Although humans and dogs look quite different, they actually have very similar bodies. In many cases, dogs can use human medications and humans can use dog medications. However, some human medicines can be lethal to dogs, and you should never give your dog medicine without first consulting a veterinarian.
Medicine for Dogs
Dogs and humans share the same basic body systems, and many medications that work for humans work for dogs. However, dogs' digestive systems contain different enzymes from humans' digestive systems, which means dogs may be unable to break down or metabolize certain human medications. Additionally, dosing for dogs may be dramatically different than for humans. A human dose could easily kill a toy dog, but might be ineffective for a very large dog. Dogs, like humans, can also have allergic reactions to medications, so no medication is guaranteed safe.
Diphenhydramine—marketed as Benadryl—is safe for dogs and can help with skin allergies. Some over-the-counter anti-diarrhea medications are also safe for pets, and include drugs such as Immodium and Pepto-Bismol. Some human antibiotics such as penicillin are safe, though the dosage may be different. Dogs can also have Dramamine, an anti-motion-sickness medication. Glucosamine helps alleviate the pain of arthritis and other joint problems and is safe for dogs.
Non-steroidal anti-inflammatory drugs such as ibuprofen and naproxen are potentially lethal to dogs; never give your dogs these medications. Acetaminophen is also unsafe. Dogs should never get psychoactive drugs such as antidepressants or anti-anxiety medications, though there are some dog-safe versions of these medications that your vet can prescribe. Diabetes drugs, vitamin D supplements and the cancer medication Fluorouracil also pose significant dangers. Do not give dogs iron supplements, coffee or anything containing caffeine.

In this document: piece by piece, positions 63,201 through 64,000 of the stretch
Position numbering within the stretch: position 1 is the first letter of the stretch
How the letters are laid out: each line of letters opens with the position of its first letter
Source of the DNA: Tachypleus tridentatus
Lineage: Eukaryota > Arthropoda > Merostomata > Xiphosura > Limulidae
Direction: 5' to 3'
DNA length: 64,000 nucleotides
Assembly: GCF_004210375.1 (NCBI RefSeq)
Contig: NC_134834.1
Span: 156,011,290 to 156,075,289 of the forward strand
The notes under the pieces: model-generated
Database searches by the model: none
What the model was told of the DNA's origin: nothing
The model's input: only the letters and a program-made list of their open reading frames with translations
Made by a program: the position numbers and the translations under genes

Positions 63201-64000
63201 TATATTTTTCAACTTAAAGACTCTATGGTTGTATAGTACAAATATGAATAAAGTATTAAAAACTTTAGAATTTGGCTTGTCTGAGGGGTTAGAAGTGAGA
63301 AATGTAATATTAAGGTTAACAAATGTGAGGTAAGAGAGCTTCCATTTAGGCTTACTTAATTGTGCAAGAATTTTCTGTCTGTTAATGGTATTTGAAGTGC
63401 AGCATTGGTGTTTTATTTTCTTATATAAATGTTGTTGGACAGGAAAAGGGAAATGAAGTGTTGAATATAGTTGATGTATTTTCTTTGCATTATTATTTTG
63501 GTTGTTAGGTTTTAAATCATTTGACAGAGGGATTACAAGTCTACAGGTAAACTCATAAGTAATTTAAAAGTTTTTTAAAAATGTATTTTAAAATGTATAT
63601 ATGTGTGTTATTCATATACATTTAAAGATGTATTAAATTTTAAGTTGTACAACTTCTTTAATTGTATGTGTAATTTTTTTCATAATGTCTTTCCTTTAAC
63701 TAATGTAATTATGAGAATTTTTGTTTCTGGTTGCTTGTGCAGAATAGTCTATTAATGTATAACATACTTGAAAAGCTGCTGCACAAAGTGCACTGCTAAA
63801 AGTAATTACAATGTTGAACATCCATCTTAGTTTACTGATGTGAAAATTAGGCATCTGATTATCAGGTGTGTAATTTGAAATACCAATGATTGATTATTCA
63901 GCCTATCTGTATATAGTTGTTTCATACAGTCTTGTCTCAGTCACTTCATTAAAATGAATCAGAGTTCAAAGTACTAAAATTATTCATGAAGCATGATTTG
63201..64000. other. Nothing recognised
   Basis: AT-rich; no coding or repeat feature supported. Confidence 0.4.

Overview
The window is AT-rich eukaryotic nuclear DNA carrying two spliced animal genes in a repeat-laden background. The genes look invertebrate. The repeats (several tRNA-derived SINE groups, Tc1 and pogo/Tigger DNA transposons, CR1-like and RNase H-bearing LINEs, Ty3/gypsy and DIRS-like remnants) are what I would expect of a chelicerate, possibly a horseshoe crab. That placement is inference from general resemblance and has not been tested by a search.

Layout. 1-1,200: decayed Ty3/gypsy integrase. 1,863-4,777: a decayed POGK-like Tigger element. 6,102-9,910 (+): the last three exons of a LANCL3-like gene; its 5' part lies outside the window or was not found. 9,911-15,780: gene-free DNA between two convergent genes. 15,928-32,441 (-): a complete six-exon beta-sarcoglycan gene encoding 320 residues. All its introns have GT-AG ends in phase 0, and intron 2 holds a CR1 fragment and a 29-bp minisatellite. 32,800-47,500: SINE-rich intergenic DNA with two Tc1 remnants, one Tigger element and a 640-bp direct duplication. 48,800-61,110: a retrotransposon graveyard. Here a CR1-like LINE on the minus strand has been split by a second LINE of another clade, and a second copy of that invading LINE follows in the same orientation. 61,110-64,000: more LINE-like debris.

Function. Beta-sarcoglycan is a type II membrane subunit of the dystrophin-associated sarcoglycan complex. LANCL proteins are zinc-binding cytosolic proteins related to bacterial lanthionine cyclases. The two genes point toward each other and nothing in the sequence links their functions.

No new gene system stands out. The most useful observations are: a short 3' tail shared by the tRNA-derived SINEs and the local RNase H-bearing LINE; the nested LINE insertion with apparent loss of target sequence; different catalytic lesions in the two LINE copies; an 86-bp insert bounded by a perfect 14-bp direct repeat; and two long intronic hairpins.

Seeking Veterinary Care
Even if a drug is potentially safe for dogs, the dosage can vary greatly from dog to dog. Any condition that warrants medication warrants a trip to the veterinarian, so call your vet before giving your dog any human drug. Antibiotics are particularly dangerous because you can create treatment-resistant infections in your dog if you give the wrong antibiotic or the wrong dose.
Always check with your veterinarian before changing your pet’s diet, medication, or physical activity routines. This information is not a substitute for a vet’s opinion.
- American Society for the Prevention of Cruelty to Animals: Top 10 Human Medications That Poison Our Pets
- Walker Valley Vet: Over-the-Counter Medications
- Dr. Pitcairn's New Complete Guide to Natural Health for Dogs and Cats; Richard H. Pitcairn, et al.
Brenna Davis is a professional writer who covers parenting, pets, health and legal topics. Her articles have appeared in a variety of newspapers and magazines as well as on websites. She is a court-appointed special advocate and is certified in crisis counseling and child and infant nutrition. She holds degrees in developmental psychology and philosophy from Georgia State University.